Get in the Artizone

Dallas foodies feed their hunger for local gourmet goods with Artizone

Dallas foodies feed their hunger for local gourmet goods with Artizone

Artizone online food marketplace
Artizone sells locally sourced foodstuffs through its online marketplace and delivers throughout the DFW area. Photo courtesy of Artizone
Jack's Southern Comfort Food
Jack's Southern Comfort Food is a Dallas-based vendor dishing up pot pies, biscuits and gumbo. Photo courtesy of Artizone
Dallas-based Bisous Bisous Patisserie
Bisous Bisous Patisserie is a purveyor of sweets like macarons, eclairs, tarts and other French pastries in Dallas. Photo by Andrea Meyer
Artizone online food marketplace
Jack's Southern Comfort Food
Dallas-based Bisous Bisous Patisserie

Lakewood residents Rodrigo and Leticia Salas began jarring their flavorful Mexican sauces, pastes and marinades last fall. But as new business owners, they soon realized how difficult it was to establish relationships with prospective retailers.

To get their regional flavors into Dallas kitchens, they would have to be readily available for purchase and effectively promoted so that shoppers would start recognizing the Mölli name.

For the Salas couple and their growing brand, an unconventional route proved worthwhile. They connected with Artizone, the online local grocery delivery (or pickup, if preferred), and began to see the benefits of working with a hands-on, grassroots partner.

 Artizone does offer some of the conveniences of traditional grocery shopping. But its bread and butter is locally sourced specialties.

Their products were welcomed into the site’s broadening community of like-minded purveyors, introduced to other food aficionados and given a potentially limitless platform for exposure: the Internet. What’s more, Mölli now has the credibility to branch out.

“Telling other retailers that I sell at Artizone has also opened some doors that otherwise would have stayed closed,” says Rodrigo Salas. “[Plus], Artizone is a unique business that not only cares about their customers’ needs and wants but also about their vendors and partners.”

Planting the seeds
This community-minded approach to food commerce was conceived by Yehudit Buchnik, Shmuel Zichel, Sagi Briteman, Lior Lavy and Alex Zeltcer in Israel in 2009. It launched as Artizone in Dallas the following year with the help of Amber Dietrich, after research indicated that four of the top 10 U.S. cities interested in specialty edibles were in Texas. (The only other U.S. branch is currently in Chicago.) 

Artizone’s founders had shared passions for cooking, supporting small businesses and developing new technologies for consumer use. Soon after they began brainstorming how to combine those enthusiasms, the idea for an online artisan marketplace sprouted up, and it’s changing the way people buy and consume their groceries.

As Dietrich, VP of market operations, notes, “Artizone believes that a home-cooked meal is, in a way, the highlight of the day.” So rather than running to the store at the last minute to pick up a forgotten ingredient or to suddenly figure out a dinner plan, users can plan ahead and buy local, fresh foods to work with in their kitchens.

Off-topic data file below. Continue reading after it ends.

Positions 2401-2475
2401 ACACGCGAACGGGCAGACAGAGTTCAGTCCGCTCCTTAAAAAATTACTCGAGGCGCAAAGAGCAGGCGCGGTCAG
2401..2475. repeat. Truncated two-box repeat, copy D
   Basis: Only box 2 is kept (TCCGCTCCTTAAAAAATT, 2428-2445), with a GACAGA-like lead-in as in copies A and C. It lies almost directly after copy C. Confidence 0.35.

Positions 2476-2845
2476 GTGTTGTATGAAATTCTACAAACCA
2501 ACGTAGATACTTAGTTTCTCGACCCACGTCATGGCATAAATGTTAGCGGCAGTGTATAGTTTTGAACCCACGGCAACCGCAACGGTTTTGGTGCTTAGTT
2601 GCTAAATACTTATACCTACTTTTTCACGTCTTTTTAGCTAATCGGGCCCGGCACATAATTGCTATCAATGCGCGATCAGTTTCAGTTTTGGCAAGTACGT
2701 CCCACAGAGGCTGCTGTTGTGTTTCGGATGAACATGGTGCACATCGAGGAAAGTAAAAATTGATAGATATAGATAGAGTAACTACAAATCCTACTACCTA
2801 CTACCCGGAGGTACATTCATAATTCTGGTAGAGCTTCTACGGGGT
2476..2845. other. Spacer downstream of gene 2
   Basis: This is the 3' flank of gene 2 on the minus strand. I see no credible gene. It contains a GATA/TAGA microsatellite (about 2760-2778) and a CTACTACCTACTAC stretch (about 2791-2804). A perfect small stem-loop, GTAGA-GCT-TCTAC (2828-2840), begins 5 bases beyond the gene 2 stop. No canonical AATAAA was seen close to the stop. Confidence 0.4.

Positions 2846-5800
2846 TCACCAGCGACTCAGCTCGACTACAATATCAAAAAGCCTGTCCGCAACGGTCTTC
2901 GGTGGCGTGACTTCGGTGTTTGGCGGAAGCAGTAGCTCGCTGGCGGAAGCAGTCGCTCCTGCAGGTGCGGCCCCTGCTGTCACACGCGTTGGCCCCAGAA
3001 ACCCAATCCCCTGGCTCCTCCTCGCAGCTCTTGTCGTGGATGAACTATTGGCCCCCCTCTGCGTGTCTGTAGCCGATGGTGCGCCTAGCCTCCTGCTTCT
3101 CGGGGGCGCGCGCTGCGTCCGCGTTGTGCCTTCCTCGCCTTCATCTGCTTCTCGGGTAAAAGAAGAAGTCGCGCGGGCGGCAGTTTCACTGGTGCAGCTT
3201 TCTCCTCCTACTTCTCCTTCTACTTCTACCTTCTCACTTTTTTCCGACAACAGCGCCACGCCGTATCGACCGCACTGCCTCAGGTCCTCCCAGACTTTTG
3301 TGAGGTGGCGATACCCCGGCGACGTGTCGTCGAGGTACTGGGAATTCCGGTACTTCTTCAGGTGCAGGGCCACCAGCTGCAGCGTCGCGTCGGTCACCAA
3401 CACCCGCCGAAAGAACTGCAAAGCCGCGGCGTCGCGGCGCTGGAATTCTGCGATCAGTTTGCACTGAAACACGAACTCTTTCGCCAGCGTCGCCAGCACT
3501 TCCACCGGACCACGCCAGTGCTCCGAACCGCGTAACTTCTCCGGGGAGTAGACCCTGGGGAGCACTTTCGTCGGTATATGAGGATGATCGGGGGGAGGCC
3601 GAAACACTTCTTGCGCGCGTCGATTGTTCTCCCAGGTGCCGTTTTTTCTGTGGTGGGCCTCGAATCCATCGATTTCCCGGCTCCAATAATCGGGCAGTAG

Feeding the foodie craze
Artizone does offer some of the conveniences of traditional grocery shopping, including essentials (salt, pepper, spices and oils) and ready-to-heat meals. But its bread and butter is locally sourced specialties like Mölli sauces; pot pies, biscuits and gumbo from Jack’s Southern Comfort Food; and a special partnership with Green Grocer that began through Artizone’s Chicago operations before Dallas.

 Artizone saw a 30 percent increase in business last year, expanded its delivery zone to Rockwall and now carries nearly 3,000 products.

As impressive as the food offerings are the artisans themselves, who’ve helped make Artizone a destination for deliciousness. Noted chefs — including Mansour Gorji (owner of Canary Cafe in Addison), Brian Luscher (of Luscher’s Post Oak Red Hots) and Katherine Clapner (of Dude, Sweet Chocolate) — have helped pique interest in the marketplace with their popular edibles for purchase.

Meanwhile, new vendors such as Bisous Bisous Patisserie, JuHa Ranch, Burgundy Pasture Beef and Hippie Butter continue to widen the scope of what Artizone can offer.

Along with a growing number of products are features like a digital recipe book, which allows browsers to select a meal (zucchini, squash and roasted poblano enchiladas, for example) and then add the necessary ingredients to a digital shopping cart with just a click of the mouse. Users might also come across the MyPlate icon on certain items, which displays the nutritional information of that product as determined by the USDA.

In addition to convenience, the online grocer offers loyalty rewards, much like most brick-and-mortar stores. For every $50 spent at, a user will earn $1; for every five deliveries, he or she receives $5.95 toward future purchases. That’s more than most national food delivery programs offer their members.

With the economy finally experiencing a modest but steady recovery, it’s encouraging to see growth. Artizone saw a 30 percent increase in business last year, recently expanded its local delivery zone to Rockwall, and now carries nearly 3,000 products made by 85 local artisans and small shops – a number that has tripled since launching here in Dallas less than four years ago.

But, perhaps more notably, Artizone is helping introduce Dallasites (8,000 households and counting) to local vendors and meeting the needs of both with its expanding presence.